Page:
I think we broke the planet – again*. Last week at this time it was -15F (aka -26C), or maybe -18F, I don’t remember exactly. Tonight? It’s 58F. 58F (14C) after sunset, on the second to last night of January. This weather is so broken.
No soup and bread tonight. I doesn’t feel enough like winter. And honestly we ate soup about 4 times in the past 8 days when it was below zero.
Instead I’m just frustrated by the weather. I could go on and on about climate change. But I’d just get myself all worked up and flustered. Other people have said it better, with stronger, more persuasive words. If you’re interested in some reading I’d recommend Eaarth, Life on a Tough New Planet. Bill McKibben is a fellow Vermonter and is working hard to educate people about climate change.
Sometimes I feel like I’m doing nothing, but the fact is I’ve made a lot of personal changes already. I hope you have too. I’ve gone beyond compact florescent bulbs and plug bars to kill vampire charges. All my veggies, meat, and half my starches are grown locally. I drive a car that gets 45mpg, but I only drive it as far as the bus stop. No, the bus is not convenient (even if I love the knitting time) but I hope it makes a difference.
The biggest problem with personal changes is they’re personal. What works for me might not work for you. If you live in AZ growing your own veggies might be a horrible mistake environment-wise. But I hope you’ve made some changes too. Certainly not all the same as mine, and that’s fine. It’s a big planet, but it needs all our help.
*not that we broke it again, we’ve just had one big break I’m afraid. Just that I find myself thinking these words again, and again.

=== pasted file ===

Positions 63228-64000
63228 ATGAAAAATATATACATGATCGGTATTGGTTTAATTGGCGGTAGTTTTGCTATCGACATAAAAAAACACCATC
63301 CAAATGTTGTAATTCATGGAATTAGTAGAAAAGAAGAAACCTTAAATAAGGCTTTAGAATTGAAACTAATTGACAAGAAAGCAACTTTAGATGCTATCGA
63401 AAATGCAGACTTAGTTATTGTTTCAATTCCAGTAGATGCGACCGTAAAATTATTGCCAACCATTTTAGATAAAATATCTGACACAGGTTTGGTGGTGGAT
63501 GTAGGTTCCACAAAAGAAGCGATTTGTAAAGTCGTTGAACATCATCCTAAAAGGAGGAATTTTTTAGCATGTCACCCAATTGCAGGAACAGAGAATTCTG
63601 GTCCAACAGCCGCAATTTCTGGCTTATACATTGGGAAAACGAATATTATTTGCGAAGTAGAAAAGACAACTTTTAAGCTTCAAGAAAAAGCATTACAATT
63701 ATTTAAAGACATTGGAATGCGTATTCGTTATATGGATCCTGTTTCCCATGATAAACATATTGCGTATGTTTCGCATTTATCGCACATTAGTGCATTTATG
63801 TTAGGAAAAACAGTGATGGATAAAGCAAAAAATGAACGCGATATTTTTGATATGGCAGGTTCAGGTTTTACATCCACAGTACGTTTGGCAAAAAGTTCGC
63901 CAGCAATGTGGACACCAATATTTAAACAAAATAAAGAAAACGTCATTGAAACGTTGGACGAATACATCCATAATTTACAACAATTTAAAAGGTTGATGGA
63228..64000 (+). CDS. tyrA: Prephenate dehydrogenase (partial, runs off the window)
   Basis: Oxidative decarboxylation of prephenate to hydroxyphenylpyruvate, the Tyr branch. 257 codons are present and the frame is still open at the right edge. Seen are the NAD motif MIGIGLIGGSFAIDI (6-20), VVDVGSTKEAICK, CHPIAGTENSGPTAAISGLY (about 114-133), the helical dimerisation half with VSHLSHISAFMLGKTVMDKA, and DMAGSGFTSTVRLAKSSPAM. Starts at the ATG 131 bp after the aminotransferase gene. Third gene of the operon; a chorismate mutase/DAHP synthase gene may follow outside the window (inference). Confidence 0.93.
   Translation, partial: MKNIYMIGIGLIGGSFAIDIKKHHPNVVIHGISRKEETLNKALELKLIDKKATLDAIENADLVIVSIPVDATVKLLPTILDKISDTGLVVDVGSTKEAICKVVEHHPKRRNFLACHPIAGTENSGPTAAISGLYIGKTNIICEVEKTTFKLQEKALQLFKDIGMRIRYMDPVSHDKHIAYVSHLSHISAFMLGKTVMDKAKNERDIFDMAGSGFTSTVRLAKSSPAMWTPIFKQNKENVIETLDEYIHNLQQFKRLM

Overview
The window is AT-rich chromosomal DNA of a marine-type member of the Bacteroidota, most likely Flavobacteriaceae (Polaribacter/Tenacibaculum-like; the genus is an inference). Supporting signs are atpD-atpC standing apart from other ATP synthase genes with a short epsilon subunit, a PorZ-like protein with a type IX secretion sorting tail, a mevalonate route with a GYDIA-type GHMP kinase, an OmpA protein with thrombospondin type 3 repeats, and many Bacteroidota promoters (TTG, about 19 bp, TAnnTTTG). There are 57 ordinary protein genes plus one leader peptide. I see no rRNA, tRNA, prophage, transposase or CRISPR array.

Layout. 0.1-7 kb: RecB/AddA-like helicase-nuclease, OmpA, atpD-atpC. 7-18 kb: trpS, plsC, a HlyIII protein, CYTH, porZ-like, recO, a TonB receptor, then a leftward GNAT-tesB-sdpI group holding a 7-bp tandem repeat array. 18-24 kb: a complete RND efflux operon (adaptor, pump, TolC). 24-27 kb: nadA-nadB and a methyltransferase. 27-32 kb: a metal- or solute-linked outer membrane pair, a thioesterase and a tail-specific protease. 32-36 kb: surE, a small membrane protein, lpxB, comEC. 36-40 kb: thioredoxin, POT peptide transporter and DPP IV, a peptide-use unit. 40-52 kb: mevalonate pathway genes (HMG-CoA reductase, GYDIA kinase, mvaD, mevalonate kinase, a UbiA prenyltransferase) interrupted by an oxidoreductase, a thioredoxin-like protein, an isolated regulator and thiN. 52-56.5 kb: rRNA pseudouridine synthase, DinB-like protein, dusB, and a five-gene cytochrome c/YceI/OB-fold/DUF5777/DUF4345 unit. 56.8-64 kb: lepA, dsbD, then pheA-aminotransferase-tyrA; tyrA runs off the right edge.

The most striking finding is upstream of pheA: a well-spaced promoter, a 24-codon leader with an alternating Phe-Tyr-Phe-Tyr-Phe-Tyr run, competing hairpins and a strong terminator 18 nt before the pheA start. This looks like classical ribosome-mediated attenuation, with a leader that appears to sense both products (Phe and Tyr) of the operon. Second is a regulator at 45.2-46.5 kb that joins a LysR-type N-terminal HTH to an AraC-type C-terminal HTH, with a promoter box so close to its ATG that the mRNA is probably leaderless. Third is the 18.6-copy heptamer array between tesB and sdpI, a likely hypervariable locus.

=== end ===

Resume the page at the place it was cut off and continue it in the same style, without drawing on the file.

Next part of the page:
I think you’d have to be hiding under a rock* to have missed the news that this winter’s weather has been really weird. Weird weather in VT, weird weather in the UK. Weird weather everywhere! Less than a month ago I was just, finally, celebrating the arrival of winter.
And suddenly, it’s spring. Last year at this time, my chickens were only sort of braving the snow. Then standing around in the muddy driveway looking grumpy. This year, they’ve been going outside almost all winter.
Last year at the end of March I made a mental note not to start seeds until April. This weekend it’s supposed to be in the 60’s and 70’s. I’m going to pick spinach, plant broccoli, peas, and lettuce, and maybe go canoeing.
I think we broke the planet. Don’t get me wrong, I’m glad to start my garden early. But when the poison ivy starts taking over the woods (we don’t have much, usually the winters are too cold) we’re all gonna be sad…
*no, wait, then you’d be really aware of the weather. Um, hiding in an underground bunker, how’s that?
Neil and I participated in Earth Hour last saturday. I always liked power outages as a kid, so maybe I don’t need much excuse to sit around playing card games by candle light. But I also like the idea of global sustainability. And while burning that many candles every night probably isn’t very sustainable in itself I hope that the more people hear about earth hour the more they’ll think about what else they can do.
Neil and I already keep all our entertainment system stuff plugged into a power strip which lets us kill all those vampire charges* with just one button, and we’re changing over to CFLs as our old bulbs die. In spite of being surrounded by springs welling up out of the ground we use water saving washers and shower heads (and have milk jugs in the toilet reservoirs.
I’m always looking for more environmental friendly changes we can make, both easy and complex! So I like that the WWF is pushing people to think beyond just the 60 minutes without lights.
*I love this phrase, it’s such a succinct way of summing up all the electricity used by thing even when they’re turned off.